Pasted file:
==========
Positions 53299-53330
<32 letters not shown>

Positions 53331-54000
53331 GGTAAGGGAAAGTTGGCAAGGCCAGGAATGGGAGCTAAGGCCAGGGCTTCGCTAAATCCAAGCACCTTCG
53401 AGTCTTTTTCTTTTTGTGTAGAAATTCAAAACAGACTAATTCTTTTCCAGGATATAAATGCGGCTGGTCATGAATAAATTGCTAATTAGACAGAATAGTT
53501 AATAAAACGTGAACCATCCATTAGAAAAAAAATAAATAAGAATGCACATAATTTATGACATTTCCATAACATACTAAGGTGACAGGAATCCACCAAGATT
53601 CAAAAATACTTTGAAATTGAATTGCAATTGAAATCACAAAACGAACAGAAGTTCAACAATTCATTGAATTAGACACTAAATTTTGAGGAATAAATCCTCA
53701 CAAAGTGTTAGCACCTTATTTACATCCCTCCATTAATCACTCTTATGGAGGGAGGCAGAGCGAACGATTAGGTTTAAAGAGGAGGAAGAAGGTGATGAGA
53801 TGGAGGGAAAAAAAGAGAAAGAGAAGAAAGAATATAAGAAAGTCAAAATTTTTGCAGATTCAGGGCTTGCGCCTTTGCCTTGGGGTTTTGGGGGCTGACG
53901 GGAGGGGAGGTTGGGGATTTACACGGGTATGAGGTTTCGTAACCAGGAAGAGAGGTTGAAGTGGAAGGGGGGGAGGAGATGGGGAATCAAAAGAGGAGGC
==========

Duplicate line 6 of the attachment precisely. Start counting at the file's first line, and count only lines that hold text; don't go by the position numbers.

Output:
53501 AATAAAACGTGAACCATCCATTAGAAAAAAAATAAATAAGAATGCACATAATTTATGACATTTCCATAACATACTAAGGTGACAGGAATCCACCAAGATT